In the grand scheme of the game they call baseball, a foul ball is meaningless. Batted balls that land outside the chalked white lines are deemed out of play and are not accounted for in the postgame box score.
On Monday evening at Safeco Field, however, foul balls meant everything.
You see, I stumbled upon a neat app called IdealSeat last month which caught my attention because of its simple premise: To help baseball fans increase their chances of catching a foul ball.
The Seattle startup is collecting crowdsourced location data from foul balls and crunching all that information into a stadium heat map. The end result is a souped-up seating chart that shows fans the best place to bring home a nice souvenir.
So on Monday afternoon, I reached out to IdealSeat co-founder Joel Banslaben to find out where I should sit.
“I like 142/143 about 15 rows up,” he told me. “[Boston pitcher] Jon Lester is a lefty and Mariners are lefty-heavy on bats, so there could be a few over there.”
I scored two tickets in row 14 of section 142 and was feeling great until I sat down in my seat and realized I forgot the most essential tool for snagging foul balls: a baseball glove.
No worries — I bought a beer that I knew, based on past history, could double as a mitt.
As King Felix strutted out to the mound for the 7:10 p.m. first pitch, GeekWire intern Robby Wellington fired up the iPhone-only IdealSeat app on his smartphone, while my iOS-deprived self pulled out the old school pen and pad.
We anxiously waited for foul balls, ready to pounce on any in our area and also record a description of each one. But there were only three through the first two innings.
“This is weird tracking foul balls,” Robby told me.
He was right — never had I ever paid so much attention to something relatively trivial at the ballgame. But regardless, it was kind of fun. Tracking errant hits brought a new element to the game as a spectator, and kept me locked into every single pitch.
As the game moved on, we tallied a total of 38 foul balls that landed in 36 different sections of the ballpark. Section 139 was the hot spot on Monday, with three balls ending up in that area. We were definitely sitting in the right place: there were seven foul balls combined in the four sections to the left of us, and five more in the four sections to the right.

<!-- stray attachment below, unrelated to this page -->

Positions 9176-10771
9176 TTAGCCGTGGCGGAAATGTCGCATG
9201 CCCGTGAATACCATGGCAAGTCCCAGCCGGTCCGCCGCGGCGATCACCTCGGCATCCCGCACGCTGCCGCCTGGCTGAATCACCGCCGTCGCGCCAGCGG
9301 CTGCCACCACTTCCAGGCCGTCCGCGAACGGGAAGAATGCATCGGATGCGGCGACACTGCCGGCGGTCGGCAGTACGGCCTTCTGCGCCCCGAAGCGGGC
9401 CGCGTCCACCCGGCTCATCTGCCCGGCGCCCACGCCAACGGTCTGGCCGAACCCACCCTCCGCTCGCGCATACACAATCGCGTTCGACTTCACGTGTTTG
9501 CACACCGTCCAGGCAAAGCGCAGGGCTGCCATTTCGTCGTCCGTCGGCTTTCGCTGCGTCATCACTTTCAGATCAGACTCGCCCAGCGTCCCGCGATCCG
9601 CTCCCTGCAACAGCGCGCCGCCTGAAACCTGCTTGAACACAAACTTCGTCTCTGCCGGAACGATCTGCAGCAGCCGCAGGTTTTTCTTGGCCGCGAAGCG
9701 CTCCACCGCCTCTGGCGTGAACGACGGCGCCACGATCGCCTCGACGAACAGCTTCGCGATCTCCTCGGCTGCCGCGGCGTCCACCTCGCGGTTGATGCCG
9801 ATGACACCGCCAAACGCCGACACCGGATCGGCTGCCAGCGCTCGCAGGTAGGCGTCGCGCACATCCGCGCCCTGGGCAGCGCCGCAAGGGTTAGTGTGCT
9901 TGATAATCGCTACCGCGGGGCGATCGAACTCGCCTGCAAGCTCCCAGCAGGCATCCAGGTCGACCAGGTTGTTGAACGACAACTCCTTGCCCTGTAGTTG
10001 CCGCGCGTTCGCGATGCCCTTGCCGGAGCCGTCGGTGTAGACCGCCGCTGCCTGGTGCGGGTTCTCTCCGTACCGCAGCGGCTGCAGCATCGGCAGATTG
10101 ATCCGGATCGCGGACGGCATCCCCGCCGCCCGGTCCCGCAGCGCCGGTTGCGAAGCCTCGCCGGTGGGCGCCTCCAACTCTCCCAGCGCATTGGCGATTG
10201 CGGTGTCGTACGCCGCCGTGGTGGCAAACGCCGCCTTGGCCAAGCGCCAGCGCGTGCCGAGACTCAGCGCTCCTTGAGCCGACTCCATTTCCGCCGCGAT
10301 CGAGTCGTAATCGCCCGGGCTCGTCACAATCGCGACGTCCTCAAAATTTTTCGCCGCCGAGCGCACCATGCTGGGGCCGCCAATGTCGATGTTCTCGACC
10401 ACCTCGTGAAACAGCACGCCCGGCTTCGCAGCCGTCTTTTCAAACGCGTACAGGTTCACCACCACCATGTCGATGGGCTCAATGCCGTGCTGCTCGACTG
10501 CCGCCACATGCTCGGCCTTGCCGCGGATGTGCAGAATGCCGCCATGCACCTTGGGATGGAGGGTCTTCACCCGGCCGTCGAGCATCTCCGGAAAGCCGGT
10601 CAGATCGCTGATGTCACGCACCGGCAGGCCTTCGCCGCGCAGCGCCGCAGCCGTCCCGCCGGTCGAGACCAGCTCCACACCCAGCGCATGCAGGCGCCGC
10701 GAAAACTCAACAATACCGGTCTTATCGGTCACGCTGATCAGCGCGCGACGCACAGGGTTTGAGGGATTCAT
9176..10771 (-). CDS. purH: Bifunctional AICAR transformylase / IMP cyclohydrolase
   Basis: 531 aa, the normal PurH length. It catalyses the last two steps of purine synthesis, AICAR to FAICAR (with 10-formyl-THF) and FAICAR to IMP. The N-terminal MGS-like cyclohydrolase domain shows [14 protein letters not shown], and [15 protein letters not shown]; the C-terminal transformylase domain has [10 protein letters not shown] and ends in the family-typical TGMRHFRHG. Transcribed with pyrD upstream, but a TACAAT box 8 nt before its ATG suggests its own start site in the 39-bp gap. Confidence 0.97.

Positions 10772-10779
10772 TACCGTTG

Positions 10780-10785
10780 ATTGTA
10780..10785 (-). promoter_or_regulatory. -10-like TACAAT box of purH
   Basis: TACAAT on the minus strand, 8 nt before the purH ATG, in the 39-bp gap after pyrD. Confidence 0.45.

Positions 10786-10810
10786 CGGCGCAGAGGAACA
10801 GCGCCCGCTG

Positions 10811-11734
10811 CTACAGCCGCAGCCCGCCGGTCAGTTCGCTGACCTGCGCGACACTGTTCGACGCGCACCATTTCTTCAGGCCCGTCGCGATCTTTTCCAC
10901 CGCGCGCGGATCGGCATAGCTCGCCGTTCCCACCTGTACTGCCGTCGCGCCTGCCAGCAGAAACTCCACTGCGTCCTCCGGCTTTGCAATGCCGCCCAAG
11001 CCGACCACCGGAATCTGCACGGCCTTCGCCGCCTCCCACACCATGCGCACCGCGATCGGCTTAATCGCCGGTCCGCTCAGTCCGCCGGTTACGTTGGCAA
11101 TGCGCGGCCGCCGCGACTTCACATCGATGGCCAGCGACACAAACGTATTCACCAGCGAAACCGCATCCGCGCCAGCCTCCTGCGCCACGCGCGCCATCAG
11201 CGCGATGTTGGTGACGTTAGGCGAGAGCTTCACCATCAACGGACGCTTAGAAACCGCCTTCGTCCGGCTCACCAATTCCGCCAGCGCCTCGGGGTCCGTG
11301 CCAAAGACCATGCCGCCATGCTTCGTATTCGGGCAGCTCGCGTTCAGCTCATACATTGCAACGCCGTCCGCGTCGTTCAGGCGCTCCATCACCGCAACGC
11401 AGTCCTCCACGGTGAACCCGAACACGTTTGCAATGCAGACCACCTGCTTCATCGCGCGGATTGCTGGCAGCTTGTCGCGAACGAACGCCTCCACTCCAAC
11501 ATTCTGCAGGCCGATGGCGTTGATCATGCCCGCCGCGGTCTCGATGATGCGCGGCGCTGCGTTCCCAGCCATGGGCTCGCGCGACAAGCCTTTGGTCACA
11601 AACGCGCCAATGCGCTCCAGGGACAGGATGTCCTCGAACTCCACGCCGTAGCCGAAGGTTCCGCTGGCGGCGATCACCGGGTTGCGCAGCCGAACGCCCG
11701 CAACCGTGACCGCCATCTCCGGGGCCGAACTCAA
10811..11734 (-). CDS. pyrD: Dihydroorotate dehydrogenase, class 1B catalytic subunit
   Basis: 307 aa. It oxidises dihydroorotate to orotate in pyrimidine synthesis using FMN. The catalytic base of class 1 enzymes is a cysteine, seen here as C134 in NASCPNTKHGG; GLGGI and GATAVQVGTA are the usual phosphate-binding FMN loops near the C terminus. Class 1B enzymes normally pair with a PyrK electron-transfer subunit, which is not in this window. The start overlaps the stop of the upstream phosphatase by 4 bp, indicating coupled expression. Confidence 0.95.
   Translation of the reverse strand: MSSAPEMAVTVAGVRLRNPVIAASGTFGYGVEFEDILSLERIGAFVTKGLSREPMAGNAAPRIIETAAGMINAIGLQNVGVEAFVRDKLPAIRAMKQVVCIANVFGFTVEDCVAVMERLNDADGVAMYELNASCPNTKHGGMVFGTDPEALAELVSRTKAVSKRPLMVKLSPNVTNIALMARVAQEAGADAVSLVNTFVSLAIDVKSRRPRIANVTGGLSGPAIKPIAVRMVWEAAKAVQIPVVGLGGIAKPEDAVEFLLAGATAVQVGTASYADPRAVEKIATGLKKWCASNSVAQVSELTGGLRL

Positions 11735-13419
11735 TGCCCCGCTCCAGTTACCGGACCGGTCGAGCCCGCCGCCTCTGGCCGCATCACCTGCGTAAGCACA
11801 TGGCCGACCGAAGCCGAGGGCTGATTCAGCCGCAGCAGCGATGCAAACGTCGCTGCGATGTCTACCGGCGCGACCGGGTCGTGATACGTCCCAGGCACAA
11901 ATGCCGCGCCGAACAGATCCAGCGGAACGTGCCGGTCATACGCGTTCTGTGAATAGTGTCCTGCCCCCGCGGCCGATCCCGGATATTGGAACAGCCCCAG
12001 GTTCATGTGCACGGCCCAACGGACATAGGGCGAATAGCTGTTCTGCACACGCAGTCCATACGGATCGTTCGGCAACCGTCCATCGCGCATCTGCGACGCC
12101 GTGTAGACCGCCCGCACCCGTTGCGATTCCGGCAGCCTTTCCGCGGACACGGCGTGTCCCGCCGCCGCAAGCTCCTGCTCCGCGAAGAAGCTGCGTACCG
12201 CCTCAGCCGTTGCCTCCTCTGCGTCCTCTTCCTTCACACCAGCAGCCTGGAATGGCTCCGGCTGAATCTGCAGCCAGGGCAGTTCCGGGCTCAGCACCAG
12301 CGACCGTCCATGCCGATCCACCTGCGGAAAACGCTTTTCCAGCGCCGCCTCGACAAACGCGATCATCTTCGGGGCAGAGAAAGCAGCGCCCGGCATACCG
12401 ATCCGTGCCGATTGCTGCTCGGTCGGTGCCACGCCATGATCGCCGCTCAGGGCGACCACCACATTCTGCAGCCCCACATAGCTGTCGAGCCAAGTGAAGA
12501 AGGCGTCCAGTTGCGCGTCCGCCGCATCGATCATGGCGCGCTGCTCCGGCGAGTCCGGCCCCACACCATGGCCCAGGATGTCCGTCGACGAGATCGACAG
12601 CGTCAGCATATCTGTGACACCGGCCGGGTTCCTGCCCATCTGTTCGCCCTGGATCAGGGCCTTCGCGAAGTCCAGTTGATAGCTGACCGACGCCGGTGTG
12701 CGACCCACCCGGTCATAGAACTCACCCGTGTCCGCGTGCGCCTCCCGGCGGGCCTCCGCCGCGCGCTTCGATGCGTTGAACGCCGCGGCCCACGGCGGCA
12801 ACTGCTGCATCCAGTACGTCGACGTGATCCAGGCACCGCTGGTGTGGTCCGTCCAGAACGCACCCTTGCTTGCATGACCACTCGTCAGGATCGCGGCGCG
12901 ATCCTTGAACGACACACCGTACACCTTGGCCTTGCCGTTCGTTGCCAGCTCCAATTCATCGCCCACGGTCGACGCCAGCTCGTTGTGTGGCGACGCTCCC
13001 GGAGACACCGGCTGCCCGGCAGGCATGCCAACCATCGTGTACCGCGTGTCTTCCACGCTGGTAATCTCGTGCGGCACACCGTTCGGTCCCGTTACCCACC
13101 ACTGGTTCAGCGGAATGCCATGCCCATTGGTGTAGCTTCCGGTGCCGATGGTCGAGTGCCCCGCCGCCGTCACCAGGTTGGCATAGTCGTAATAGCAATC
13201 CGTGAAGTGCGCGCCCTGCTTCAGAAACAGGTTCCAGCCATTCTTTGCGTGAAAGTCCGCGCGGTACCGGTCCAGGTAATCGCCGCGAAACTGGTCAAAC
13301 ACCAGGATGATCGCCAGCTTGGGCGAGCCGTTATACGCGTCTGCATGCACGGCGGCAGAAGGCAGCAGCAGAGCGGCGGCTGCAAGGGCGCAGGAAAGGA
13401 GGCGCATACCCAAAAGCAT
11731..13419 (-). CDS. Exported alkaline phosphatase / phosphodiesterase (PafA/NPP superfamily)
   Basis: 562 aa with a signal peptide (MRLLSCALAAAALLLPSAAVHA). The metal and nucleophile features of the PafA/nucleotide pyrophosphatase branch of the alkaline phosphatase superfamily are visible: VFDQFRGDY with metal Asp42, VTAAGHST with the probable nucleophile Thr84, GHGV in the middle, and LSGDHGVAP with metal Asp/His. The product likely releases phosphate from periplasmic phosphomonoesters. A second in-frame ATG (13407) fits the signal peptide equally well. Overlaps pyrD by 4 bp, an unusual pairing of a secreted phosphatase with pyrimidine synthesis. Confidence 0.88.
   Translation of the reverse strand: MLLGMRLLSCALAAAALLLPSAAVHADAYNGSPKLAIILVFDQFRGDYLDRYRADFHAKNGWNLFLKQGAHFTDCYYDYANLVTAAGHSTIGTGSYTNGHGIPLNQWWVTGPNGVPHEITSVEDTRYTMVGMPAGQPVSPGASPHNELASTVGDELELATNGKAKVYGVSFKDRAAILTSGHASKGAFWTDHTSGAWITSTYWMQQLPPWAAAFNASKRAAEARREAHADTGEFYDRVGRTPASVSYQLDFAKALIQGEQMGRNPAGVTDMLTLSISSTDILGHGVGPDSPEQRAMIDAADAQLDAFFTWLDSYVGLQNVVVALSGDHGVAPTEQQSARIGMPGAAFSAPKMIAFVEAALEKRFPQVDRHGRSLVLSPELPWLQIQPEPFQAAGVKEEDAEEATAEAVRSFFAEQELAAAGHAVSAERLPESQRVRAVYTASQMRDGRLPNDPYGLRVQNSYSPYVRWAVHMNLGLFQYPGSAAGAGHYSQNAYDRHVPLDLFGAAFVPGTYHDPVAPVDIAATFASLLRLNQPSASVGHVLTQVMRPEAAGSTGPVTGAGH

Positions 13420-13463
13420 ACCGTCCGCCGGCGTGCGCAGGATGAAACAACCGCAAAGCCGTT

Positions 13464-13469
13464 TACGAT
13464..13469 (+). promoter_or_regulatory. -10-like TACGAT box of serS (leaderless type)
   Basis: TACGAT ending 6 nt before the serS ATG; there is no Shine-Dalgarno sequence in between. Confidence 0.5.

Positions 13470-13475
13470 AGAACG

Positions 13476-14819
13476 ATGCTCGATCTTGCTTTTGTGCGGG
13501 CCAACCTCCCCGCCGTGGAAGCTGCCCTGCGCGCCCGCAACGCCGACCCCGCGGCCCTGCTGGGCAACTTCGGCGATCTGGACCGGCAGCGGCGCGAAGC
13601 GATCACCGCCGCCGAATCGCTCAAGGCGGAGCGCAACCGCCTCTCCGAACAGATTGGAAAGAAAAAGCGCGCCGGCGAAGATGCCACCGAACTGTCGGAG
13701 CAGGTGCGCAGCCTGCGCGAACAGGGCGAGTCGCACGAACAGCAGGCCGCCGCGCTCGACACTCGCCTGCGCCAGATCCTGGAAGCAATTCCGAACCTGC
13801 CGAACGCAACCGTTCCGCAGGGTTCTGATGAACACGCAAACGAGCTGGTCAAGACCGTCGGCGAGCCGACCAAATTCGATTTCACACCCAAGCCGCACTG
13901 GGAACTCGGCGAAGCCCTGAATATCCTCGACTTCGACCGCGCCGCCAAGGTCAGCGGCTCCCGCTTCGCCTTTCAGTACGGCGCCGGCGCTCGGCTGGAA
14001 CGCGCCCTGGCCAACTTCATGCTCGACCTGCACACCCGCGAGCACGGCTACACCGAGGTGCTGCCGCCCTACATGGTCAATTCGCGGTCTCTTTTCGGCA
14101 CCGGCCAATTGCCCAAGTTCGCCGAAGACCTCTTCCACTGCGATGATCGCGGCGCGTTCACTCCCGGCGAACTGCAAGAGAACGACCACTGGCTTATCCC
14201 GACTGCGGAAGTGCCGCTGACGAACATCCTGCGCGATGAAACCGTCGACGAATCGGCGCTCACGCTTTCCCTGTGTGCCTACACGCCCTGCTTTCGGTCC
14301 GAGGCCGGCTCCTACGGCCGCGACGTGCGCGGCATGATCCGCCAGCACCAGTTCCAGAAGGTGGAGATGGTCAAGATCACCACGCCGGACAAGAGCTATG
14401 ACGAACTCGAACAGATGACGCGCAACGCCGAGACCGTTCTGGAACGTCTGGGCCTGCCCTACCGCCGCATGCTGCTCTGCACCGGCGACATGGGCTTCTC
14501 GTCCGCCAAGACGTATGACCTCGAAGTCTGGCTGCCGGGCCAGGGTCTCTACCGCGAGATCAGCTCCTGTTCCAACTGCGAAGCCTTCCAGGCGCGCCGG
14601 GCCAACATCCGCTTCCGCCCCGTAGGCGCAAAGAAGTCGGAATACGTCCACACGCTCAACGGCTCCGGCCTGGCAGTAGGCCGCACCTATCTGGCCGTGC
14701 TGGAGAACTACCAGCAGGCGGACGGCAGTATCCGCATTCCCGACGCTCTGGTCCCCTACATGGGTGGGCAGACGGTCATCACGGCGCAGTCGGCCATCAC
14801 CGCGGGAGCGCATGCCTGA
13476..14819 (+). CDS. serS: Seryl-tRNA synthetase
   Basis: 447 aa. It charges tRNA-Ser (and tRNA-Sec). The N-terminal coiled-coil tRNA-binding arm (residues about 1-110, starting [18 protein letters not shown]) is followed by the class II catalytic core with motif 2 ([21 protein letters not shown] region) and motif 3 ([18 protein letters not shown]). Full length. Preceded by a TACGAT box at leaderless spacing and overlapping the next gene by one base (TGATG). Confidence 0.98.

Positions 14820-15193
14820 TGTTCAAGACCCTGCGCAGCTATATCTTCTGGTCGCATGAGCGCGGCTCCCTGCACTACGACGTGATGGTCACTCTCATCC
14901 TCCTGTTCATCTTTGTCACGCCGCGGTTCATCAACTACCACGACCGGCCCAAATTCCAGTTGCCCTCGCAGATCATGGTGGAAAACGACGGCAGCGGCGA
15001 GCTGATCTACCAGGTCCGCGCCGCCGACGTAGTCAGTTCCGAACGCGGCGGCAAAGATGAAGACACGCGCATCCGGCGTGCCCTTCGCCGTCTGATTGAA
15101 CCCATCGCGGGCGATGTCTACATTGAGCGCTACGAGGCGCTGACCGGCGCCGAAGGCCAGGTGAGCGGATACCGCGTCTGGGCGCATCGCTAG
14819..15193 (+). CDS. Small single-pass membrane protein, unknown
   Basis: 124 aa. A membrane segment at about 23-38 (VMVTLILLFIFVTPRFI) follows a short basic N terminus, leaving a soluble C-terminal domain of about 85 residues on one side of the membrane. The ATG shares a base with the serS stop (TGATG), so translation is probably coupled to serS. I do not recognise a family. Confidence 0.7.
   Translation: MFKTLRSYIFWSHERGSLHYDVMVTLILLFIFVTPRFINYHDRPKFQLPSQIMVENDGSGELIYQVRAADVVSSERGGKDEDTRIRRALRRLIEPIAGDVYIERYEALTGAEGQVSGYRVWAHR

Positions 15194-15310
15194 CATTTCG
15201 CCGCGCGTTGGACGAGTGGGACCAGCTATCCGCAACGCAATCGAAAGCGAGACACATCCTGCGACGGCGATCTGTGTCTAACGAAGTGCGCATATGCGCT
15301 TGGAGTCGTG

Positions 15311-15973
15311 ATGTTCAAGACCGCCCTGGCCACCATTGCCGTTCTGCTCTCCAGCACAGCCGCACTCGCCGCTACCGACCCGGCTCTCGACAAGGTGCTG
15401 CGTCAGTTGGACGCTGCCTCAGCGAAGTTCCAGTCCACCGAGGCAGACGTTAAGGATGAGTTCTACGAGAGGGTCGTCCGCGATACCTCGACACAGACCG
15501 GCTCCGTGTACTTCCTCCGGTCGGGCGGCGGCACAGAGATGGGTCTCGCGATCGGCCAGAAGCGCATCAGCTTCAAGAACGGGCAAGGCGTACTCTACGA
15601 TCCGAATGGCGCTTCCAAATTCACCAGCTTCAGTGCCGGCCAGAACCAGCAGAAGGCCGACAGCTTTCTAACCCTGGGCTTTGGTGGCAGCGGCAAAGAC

But unfortunately, section 142 only saw one souvenir, which was given to a toddler from the ball girl. That brought up an issue: Do we count the foul balls that are picked up by ball girls, bat boys or even players and thrown into sections?
We also encountered a couple other problems with IdealSeat, at least for the common fan wanting to help contribute information. For one, it’s tough to know what every section is unless you’ve got 15/20 vision or a nice pair of binoculars. Secondly, there’s no way to verify the crowd-sourced information, so users could potentially fabricate data with no real way of looking back at the box score or game film to verify what the actual sections were.
But past those worries, I came home seeing the potential of IdealSeat more than ever. As a fan, it was fun tracking the data and I was almost bored when there weren’t frequent foul balls going up in the stands.
And of course, as Banslaben mentioned to me before, this idea could be used to show which seats are close to certain types of food and drink, or which section the sun shines the brightest on. You can even imagine something similar for non-sporting events like music concerts, with the app telling you where the speakers are so you aren’t blowing your eardrums out during a show.
There are people out there that are tracking foul balls without the help of technology, but for the rest of us that want to feel the joy and excitement of bringing home an authentic professional baseball, IdealSeat could really come in handy.
Previously on GeekWire: How the Mariners will incorporate social media with their massive new board